Assembly Member Mike Gatto (43rd District of California)  recently proposed legislation, Assembly Bill 227, that would reform Prop. 65 by providing a “safe harbor” in the form of a 14-day period for businesses to correct alleged violations.  If enacted as proposed, a business who receives a demand under Prop. 65 would have a brief opportunity to demonstrate its compliance with Prop. 65 requirements to the California State Attorney General, or the responsible city attorney or district attorney.  If the business takes advantage of that “safe harbor” then the claimant would be barred from filing a lawsuit against that business.

While the purpose of Prop. 65’s private enforcement provision is to allow private citizens to act on behalf of the public to ensure warnings are properly posted, supporters of AB 227 criticize Prop. 65 as a “bounty hunter” statute that primarily benefits plaintiff’s attorneys.  In 2011, businesses paid a total of nearly $16 million to settle lawsuits brought by  private citizens, of which almost $12 million was paid to the plaintiffs’ attorneys.  In fact, nearly half of the attorneys’ fees were paid to a single firm: The Chanler Group.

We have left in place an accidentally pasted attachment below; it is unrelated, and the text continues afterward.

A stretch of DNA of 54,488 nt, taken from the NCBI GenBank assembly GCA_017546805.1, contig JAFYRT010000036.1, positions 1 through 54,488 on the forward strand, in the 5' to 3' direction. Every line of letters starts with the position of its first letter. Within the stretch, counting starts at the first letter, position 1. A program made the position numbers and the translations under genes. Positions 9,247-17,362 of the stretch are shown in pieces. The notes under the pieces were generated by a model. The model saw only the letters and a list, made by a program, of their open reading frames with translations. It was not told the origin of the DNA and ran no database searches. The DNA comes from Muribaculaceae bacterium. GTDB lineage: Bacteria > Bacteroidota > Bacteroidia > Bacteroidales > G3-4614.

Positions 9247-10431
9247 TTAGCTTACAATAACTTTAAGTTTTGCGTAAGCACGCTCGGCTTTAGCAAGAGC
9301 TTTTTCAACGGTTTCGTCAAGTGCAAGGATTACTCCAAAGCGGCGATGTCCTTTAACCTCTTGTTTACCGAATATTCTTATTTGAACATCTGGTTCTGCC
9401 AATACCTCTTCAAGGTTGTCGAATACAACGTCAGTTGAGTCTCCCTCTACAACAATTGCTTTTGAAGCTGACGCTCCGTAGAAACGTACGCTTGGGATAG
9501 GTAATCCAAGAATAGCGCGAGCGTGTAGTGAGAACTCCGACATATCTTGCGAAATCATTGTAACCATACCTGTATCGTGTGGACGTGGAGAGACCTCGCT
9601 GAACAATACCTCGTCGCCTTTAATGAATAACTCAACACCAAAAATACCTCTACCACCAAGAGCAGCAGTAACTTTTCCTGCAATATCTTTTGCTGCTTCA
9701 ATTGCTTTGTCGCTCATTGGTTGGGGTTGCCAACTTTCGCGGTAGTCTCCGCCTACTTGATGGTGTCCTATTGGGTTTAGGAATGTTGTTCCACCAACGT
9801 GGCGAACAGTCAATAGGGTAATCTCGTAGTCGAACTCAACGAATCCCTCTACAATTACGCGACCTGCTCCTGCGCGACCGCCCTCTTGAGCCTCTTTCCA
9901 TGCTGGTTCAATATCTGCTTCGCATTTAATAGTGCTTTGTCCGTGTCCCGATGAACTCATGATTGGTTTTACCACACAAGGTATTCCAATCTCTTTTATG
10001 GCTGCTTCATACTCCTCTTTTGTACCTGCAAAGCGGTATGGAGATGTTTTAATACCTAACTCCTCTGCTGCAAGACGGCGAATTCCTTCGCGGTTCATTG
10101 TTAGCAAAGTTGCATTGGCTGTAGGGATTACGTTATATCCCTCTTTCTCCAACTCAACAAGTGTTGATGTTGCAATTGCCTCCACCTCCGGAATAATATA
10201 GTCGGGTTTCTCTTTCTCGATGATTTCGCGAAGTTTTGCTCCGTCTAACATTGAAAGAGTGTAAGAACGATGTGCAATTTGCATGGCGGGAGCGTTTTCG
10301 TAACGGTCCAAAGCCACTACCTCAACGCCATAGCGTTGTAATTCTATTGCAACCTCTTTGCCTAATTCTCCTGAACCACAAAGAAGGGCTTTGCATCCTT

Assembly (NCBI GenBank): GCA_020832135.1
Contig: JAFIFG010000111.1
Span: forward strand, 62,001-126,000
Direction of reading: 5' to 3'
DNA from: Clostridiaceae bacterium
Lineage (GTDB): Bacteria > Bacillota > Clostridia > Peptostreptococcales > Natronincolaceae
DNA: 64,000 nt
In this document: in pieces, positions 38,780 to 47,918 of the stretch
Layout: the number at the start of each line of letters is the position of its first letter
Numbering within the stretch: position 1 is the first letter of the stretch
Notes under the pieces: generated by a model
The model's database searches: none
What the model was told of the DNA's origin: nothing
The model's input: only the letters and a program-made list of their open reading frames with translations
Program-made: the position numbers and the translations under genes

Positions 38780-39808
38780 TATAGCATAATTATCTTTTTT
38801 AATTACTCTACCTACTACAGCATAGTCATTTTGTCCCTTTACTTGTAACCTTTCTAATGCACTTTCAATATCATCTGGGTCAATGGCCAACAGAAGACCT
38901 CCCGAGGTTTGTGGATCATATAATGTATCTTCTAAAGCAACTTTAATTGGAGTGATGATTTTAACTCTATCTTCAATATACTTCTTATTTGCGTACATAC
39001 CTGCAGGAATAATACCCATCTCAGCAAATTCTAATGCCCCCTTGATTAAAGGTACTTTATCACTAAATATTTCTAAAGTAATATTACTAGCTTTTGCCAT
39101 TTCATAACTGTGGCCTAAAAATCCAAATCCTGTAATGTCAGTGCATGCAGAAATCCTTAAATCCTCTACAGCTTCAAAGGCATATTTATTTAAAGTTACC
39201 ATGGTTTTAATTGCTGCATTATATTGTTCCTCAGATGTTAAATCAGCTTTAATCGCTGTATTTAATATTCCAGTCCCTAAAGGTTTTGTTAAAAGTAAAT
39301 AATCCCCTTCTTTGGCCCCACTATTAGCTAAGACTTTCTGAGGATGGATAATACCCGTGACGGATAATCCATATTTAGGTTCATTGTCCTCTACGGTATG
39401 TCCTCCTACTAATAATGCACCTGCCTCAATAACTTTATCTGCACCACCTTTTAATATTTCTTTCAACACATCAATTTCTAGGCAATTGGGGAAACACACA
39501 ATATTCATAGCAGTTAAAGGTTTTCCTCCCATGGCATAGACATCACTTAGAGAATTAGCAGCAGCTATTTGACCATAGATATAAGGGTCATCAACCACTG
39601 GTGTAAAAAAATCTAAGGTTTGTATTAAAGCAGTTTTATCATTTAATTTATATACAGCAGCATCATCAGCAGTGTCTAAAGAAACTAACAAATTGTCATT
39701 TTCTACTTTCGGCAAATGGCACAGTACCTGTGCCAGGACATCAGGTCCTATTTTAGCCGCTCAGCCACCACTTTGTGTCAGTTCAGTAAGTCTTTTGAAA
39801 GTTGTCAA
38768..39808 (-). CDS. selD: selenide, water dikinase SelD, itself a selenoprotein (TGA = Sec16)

AB 227 would give businesses the opportunity to come into compliance with Prop. 65 warning requirements without paying exorbitant settlement fees to prevent costly litigation.  But businesses would have to take swift action.  As CK&E attorneys John A. Conkle, Amy Burke and Mark Riedel discussed in their November 2012 presentation to the Personal Care Products Council, What’s Your Game Plan?, it is important for businesses to develop strategies for ensuring regulatory compliance and for handling notices of violation quickly and efficiently.  AB 227, if signed into law, would be another reason that businesses should prepare contingency plans for the day that they receive a notice of violation from plaintiffs seeking to take advantage of Prop. 65 — a business could avoid being sued at all if it responds quickly and correctly to take advantage of the safe harbor.  CK&E advises clients in regulatory compliance, responding to warning and demand letters, and developing an individualized game plan to suit each client’s needs.

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CK&E Lawyers CRASH Santa Monica Superior Court

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Conkle, Kremer & Engel lawyers John Conkle and H. Kim Sim recently volunteered their time and expertise to the Santa Monica Superior Court, serving as attorney volunteers in the Court’s Civil Referee Assisted Settlement Hearing (CRASH) mediation program.  Mediation is an alternative dispute resolution (ADR) process in which a neutral person (usually an experienced lawyer or retired judge) meets with the opposing parties to discuss the merits and risks of their claims and defenses, to try to reach a negotiated settlement.